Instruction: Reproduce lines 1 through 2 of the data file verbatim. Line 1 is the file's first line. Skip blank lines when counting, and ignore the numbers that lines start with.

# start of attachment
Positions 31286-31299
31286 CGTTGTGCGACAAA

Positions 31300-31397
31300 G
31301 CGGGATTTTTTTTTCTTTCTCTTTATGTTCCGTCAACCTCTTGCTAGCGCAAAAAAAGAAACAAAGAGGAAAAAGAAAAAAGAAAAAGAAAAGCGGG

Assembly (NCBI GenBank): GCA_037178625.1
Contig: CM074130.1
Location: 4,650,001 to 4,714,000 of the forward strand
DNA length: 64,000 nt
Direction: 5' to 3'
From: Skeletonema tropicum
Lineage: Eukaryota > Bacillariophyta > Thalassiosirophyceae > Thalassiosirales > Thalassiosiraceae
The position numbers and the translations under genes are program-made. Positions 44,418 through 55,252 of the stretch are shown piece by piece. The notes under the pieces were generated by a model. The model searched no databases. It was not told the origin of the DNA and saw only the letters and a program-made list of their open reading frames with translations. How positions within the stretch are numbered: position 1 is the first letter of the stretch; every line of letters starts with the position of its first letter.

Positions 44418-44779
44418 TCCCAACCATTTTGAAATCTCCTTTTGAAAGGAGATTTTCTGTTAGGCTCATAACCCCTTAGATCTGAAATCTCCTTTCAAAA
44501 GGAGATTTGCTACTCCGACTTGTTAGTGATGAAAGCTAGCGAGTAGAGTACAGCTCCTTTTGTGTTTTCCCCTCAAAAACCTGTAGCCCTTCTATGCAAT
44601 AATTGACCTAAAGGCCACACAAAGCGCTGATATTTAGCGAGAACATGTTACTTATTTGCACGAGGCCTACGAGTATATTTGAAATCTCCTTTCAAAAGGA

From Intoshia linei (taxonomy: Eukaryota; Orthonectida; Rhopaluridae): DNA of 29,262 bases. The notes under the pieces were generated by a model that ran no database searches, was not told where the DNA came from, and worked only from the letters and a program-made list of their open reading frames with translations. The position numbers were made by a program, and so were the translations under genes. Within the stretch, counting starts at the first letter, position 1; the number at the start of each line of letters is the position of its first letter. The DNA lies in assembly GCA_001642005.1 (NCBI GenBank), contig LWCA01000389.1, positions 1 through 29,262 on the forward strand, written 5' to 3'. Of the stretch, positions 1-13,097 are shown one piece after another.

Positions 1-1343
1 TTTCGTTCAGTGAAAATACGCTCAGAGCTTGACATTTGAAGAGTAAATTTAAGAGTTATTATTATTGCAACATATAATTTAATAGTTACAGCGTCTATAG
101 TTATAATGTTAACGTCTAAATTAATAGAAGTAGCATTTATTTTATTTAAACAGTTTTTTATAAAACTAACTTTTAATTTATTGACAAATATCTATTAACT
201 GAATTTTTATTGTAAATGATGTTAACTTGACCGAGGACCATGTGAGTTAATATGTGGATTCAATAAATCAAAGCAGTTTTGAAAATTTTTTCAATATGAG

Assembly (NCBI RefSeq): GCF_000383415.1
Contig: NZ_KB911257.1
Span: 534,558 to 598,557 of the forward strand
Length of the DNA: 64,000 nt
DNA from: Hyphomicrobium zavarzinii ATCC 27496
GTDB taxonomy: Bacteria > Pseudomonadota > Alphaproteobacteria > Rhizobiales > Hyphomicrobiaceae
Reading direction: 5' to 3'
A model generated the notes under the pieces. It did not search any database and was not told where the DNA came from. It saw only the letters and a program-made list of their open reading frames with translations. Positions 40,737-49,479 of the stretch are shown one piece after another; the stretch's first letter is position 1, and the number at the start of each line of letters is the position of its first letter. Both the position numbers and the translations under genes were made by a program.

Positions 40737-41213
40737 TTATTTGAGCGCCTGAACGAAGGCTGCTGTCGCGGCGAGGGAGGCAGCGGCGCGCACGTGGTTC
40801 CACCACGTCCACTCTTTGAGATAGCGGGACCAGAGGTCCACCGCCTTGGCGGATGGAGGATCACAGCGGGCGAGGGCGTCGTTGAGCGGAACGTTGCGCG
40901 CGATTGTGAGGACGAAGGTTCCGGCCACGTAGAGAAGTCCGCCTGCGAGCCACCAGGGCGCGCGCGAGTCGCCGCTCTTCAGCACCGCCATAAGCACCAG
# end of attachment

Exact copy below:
Positions 31286-31299
31286 CGTTGTGCGACAAA